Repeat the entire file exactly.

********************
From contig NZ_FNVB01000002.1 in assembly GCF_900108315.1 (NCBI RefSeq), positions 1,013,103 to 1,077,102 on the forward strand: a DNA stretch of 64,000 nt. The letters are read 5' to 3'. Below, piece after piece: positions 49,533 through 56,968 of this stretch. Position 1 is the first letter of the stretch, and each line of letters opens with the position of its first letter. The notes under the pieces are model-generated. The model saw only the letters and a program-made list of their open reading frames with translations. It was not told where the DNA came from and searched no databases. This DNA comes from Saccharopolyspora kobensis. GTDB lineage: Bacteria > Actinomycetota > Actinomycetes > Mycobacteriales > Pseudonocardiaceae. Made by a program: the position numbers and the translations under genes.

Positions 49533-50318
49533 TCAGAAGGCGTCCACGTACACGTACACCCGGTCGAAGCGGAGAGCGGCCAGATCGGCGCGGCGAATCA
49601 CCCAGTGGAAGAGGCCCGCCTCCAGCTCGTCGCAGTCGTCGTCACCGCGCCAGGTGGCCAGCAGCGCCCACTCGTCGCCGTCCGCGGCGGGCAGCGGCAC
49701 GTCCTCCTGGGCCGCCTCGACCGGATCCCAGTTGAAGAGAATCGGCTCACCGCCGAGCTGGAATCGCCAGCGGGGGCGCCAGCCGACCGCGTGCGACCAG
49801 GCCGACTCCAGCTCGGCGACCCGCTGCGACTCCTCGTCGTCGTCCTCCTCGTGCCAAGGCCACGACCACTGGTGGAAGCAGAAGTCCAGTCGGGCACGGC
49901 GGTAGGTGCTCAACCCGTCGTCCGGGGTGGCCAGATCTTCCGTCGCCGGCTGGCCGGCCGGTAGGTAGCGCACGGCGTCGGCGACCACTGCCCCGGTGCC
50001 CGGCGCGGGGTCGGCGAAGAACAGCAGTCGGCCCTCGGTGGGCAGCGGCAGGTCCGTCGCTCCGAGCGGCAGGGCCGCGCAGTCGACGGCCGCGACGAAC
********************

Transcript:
From contig NZ_FNVB01000002.1 in assembly GCF_900108315.1 (NCBI RefSeq), positions 1,013,103 to 1,077,102 on the forward strand: a DNA stretch of 64,000 nt. The letters are read 5' to 3'. Below, piece after piece: positions 49,533 through 56,968 of this stretch. Position 1 is the first letter of the stretch, and each line of letters opens with the position of its first letter. The notes under the pieces are model-generated. The model saw only the letters and a program-made list of their open reading frames with translations. It was not told where the DNA came from and searched no databases. This DNA comes from Saccharopolyspora kobensis. GTDB lineage: Bacteria > Actinomycetota > Actinomycetes > Mycobacteriales > Pseudonocardiaceae. Made by a program: the position numbers and the translations under genes.

Positions 49533-50318
49533 TCAGAAGGCGTCCACGTACACGTACACCCGGTCGAAGCGGAGAGCGGCCAGATCGGCGCGGCGAATCA
49601 CCCAGTGGAAGAGGCCCGCCTCCAGCTCGTCGCAGTCGTCGTCACCGCGCCAGGTGGCCAGCAGCGCCCACTCGTCGCCGTCCGCGGCGGGCAGCGGCAC
49701 GTCCTCCTGGGCCGCCTCGACCGGATCCCAGTTGAAGAGAATCGGCTCACCGCCGAGCTGGAATCGCCAGCGGGGGCGCCAGCCGACCGCGTGCGACCAG
49801 GCCGACTCCAGCTCGGCGACCCGCTGCGACTCCTCGTCGTCGTCCTCCTCGTGCCAAGGCCACGACCACTGGTGGAAGCAGAAGTCCAGTCGGGCACGGC
49901 GGTAGGTGCTCAACCCGTCGTCCGGGGTGGCCAGATCTTCCGTCGCCGGCTGGCCGGCCGGTAGGTAGCGCACGGCGTCGGCGACCACTGCCCCGGTGCC
50001 CGGCGCGGGGTCGGCGAAGAACAGCAGTCGGCCCTCGGTGGGCAGCGGCAGGTCCGTCGCTCCGAGCGGCAGGGCCGCGCAGTCGACGGCCGCGACGAAC